The men will get training, paid for by Emerson, customized by industry. Each will also get support to continue his education, whether that means a GED or college degree. “We recognize that not every guy is going to make it through [the program], not every guy is ready,” says Duncan. “But those who do, their actions speak loud.”
The way Duncan envisions it, the program will evolve based on feedback from those involved. One component that the Cook County inmates already persuaded him to add: parenting guidance, because, as he estimates, three-quarters of his target group have kids.
Duncan began approaching employers this summer, focusing initially on those in health care, retail, advanced manufacturing, and logistics. He won’t say exactly how many he’s hit up, just “not a ton.” And he acknowledges that it’s not an easy sell: Many of these executives think it’s risky to hire men who in many cases have criminal records, sometimes violent ones, and no high school diplomas. Only one company, Echo Global Logistics in River North, has committed to the program so far. (Though Duncan says he hasn’t gotten any flat-out rejections, either.)
When he talks to employers, Duncan emphasizes that the program is not about handing out jobs as a feel-good move. For it to work, he says, companies must have a real employment need and be open to nontraditional workers. “It’s definitely a different talent pool,” Duncan says. “But they have tremendous heart, different skills, and they’ve been through a lot. They want to make a change in life.”
Echo, a freight- transportation management company, hires about 40 employees a month but struggles to find and retain good ones, says CEO Doug Waggoner: “In our industry we have more turnover than we would like. I wonder if people who appreciate the job more might be more inclined to stay longer.”
It turns out that Echo is a natural fit for Emerson’s program. Salaries start at around $40,000, and, as Duncan notes, the skills involved in freight brokerage—a strong work ethic, good customer service, the ability to organize a complex network—aren’t too far off from what drug dealers hone on the street.
Echo plans to hire 20 employees through Emerson sometime in 2017. But many of the details still need to be worked out. For one thing, there’s the matter of Echo’s employment policy: Until now, the company has banned convicted felons. “That’s one of the things we have to reconcile,” Waggoner acknowledges.
Twenty-eight men in matching black T-shirts emblazoned with “Create Your Economic Destiny” (that’s CRED, if you disregard “your”) sit around tables on the fourth floor of the U.S. Bank building in Pullman. A hand-drawn poster shows a staircase, with the lowest step labeled “Where I am now” and the highest, “Where I want to be!!!” Plastered across the walls are large sheets of paper, each with a man’s name and a collection of Post-it notes extolling his good qualities, be they “100% real” or “kool.”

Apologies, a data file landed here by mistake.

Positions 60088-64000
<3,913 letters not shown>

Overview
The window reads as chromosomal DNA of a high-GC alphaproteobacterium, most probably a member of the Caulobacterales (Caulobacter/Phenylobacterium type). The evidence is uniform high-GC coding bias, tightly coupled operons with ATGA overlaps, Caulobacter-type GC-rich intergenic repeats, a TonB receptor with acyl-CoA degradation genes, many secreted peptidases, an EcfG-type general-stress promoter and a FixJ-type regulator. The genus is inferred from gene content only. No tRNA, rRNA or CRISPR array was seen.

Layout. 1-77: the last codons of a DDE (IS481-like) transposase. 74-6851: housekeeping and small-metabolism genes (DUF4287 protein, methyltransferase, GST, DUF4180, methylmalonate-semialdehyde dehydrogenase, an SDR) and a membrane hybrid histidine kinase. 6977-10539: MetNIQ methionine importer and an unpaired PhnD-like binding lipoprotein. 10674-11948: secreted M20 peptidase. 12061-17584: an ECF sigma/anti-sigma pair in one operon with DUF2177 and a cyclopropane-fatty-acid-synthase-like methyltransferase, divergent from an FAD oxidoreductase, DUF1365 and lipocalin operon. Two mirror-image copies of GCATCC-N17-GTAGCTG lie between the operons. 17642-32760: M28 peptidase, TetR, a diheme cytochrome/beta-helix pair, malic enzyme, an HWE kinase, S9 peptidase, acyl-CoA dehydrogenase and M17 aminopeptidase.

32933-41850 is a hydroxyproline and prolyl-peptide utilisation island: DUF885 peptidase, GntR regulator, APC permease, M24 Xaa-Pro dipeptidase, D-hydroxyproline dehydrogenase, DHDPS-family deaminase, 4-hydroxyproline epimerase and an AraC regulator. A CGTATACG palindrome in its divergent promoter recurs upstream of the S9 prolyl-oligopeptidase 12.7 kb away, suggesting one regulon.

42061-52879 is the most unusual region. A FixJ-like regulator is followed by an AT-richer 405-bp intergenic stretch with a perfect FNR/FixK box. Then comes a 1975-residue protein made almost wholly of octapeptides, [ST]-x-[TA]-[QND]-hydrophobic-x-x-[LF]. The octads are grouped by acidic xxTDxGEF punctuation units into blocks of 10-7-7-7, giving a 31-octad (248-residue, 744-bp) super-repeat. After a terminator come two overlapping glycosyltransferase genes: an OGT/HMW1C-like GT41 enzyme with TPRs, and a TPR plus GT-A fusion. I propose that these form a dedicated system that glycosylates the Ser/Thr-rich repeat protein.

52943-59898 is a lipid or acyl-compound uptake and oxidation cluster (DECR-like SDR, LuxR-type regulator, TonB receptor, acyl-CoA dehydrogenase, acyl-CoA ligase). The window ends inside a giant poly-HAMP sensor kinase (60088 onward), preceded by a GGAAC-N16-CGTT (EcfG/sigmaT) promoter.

“You’ve got to set up some habits that will get you where you want to be!” Craig Nash, who works with Emerson as a “community change leader,” bellows at the men. He’s one of the trainers in Duncan’s pilot program, a yearlong initiative that began in early September with three weeks of instruction. “If you’re broke at the end of the month, that might send you back to certain habits.” Today he’s teaching these men how to budget the $15 an hour they’re getting, primarily from Emerson, while learning to demolish houses as part of the Chicago Neighborhood Initiatives’ Pullman revitalization project. (CNI is contributing $50,000 to the pilot from a grant it received.)
Learning to knock down buildings will come in another week or so. For now, the topic is why these men should pack a meal every day. “If you’re spending $10 a day on lunch, that’s $50 a week,” Nash explains to them. “What could you do with $50? We’re trying to help you be realistic.”
It’s break time, and Nash reminds the men to be polite if they go downstairs to use the bathroom or get some fresh air. Then he steps behind a turntable and starts blasting the DJ Snake and Lil Jon song “Turn Down for What.” Duncan lopes around the room in a charcoal-gray polo, also with the CRED logo, carrying a plastic water bottle and observing the men’s interactions.
Nash, along with Curtis Toler, whom Duncan recruited from the antiviolence group CeaseFire, spent the summer handpicking this first cohort by knocking on doors on the South and West Sides, meeting with community organizations, and getting referrals for soon-to-be-released inmates. They interviewed about a hundred men—all with criminal records—to find those who seemed most ready to move on to another kind of life.